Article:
The aftermath of a truck accident might result in Georgia investigators looking for the cause. Many times, intoxicated driving, drowsy driving, and moving violations contribute to the collision. Such reasons reflect a driver’s negligence and recklessness. However, drivers are not always at fault for truck crashes. Sometimes, poor maintenance is the reason for the accident.
Poor maintenance and truck accidents
Wear and tear might affect a truck more than a standard car. After all, a tractor-trailer spends many hours on the road each week, traveling thousands of miles. Therefore, it becomes necessary for the truck’s owner to stay on top of essential repairs. Any mechanic tasked with maintenance needs to perform the job properly to ensure safety.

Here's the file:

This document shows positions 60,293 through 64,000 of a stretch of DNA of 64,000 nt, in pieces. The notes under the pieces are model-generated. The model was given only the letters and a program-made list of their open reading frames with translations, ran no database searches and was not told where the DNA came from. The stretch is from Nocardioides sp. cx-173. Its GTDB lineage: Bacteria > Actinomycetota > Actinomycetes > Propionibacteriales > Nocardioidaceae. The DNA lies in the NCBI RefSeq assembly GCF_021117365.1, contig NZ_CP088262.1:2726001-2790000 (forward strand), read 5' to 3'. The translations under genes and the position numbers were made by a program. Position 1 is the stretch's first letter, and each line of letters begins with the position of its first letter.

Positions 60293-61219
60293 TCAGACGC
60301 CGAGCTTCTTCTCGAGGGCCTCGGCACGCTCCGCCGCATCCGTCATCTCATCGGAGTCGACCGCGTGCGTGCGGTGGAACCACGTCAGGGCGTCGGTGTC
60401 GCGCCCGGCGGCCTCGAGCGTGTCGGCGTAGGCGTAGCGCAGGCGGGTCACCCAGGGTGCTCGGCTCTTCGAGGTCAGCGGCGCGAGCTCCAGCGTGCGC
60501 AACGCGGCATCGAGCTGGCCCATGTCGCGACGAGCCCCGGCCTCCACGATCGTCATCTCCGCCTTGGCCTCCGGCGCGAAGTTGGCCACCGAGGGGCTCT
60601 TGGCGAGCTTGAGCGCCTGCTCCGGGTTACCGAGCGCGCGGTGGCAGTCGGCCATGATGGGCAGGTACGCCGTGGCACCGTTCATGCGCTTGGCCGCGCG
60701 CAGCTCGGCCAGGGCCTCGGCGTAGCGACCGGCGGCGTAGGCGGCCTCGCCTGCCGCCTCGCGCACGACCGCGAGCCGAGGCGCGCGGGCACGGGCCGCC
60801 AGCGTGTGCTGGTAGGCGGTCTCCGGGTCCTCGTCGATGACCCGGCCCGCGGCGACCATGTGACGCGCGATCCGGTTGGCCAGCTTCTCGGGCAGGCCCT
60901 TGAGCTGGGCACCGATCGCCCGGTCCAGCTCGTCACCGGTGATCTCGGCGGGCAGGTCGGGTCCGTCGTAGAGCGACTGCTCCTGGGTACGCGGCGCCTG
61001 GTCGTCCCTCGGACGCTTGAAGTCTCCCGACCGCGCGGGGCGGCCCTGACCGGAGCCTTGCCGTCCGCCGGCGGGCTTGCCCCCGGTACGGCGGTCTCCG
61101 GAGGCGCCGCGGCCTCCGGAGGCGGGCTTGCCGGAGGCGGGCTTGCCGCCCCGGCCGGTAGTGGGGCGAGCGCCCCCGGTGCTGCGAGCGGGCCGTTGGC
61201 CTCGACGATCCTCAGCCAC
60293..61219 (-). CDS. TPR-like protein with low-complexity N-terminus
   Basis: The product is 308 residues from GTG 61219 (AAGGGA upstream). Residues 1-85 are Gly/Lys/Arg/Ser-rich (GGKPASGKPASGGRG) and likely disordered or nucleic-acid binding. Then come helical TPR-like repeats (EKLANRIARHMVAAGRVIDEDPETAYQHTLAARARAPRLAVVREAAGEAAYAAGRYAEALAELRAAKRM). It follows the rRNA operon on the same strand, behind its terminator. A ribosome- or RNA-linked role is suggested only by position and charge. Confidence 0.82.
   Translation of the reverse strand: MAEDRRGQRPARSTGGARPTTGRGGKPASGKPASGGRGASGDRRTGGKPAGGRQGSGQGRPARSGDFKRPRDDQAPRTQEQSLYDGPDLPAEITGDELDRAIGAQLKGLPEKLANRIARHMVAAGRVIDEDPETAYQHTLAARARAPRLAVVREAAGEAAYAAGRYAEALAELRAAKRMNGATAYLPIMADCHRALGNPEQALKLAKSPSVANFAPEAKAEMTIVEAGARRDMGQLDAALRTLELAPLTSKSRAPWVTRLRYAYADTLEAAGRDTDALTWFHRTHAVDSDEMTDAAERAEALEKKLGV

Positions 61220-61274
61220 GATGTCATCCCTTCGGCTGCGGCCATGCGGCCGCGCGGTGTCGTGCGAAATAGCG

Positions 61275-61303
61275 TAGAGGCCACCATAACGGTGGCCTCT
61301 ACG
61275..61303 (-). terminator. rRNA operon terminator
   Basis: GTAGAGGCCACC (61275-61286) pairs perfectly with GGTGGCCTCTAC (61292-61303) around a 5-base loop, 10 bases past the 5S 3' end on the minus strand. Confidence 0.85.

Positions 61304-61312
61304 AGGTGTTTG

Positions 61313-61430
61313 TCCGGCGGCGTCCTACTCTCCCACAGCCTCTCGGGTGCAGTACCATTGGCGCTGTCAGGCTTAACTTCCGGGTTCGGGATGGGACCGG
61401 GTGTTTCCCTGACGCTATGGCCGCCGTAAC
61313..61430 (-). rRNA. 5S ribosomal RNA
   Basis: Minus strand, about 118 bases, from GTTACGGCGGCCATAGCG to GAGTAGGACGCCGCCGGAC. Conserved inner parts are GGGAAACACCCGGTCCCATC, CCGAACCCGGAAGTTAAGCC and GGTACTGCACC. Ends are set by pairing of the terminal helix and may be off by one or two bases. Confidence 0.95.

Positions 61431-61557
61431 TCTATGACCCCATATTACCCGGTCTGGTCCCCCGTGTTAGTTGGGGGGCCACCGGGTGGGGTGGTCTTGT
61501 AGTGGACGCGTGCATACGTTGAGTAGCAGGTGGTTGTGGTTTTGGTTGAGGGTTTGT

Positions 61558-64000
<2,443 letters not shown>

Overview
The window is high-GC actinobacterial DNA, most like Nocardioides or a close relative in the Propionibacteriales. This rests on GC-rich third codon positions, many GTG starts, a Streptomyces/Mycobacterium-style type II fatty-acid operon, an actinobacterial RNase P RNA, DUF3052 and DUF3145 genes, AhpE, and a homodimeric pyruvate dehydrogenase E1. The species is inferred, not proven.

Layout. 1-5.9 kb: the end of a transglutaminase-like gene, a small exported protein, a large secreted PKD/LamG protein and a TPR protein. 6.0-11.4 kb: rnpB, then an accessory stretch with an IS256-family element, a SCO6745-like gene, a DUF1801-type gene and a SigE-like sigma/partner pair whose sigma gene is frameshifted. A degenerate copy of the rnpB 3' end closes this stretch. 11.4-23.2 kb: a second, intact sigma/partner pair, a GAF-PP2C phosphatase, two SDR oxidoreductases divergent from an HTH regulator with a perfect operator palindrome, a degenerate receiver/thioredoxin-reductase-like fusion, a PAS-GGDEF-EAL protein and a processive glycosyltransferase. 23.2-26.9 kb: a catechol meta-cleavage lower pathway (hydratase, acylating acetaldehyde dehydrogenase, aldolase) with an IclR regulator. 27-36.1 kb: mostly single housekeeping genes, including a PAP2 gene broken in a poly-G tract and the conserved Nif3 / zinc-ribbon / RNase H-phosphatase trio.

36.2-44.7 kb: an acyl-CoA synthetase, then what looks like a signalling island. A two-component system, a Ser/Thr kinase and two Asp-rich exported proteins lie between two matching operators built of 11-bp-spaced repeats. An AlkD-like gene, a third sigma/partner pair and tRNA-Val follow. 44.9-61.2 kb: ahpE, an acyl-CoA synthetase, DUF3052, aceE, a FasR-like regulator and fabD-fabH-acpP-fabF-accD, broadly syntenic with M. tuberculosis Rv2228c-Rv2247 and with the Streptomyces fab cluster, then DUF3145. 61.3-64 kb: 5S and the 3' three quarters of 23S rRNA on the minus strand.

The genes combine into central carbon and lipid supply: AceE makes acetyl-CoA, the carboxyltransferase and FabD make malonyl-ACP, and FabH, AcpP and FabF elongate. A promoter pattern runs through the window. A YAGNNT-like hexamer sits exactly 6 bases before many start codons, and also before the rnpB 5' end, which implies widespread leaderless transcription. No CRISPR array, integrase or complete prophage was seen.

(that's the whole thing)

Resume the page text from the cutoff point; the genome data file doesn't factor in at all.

If a mechanic does a poor job or cuts corners, the mechanic and their employer could face a negligence claim when an accident results. The same might be true if the trucking company does not keep on top of truck maintenance. Allowing trucks with worn tires or failing brakes to remain in the fleet could be highly negligent behavior. Yet, some trucking companies could ignore vital repairs and services to save money.
Other maintenance issues require checks, too. Determining whether fluid levels are acceptable may prevent problems like an overheated truck. If the truck stalls on the road, accidents may happen if someone crashes into it.
Liabilities and damages
When negligence leads to Georgia truck crashes, expect the victims to take legal action. They may sue all parties contributing to the harm suffered, including the truck’s driver, the trucking company, other vehicles involved in the collision, and possibly others.
A lawsuit or insurance liability claim may seek compensation for medical bills, lost wages, and property damage. Some victims might seek punitive damages when the injuries suffered are severe and the negligent party was determined to be highly reckless.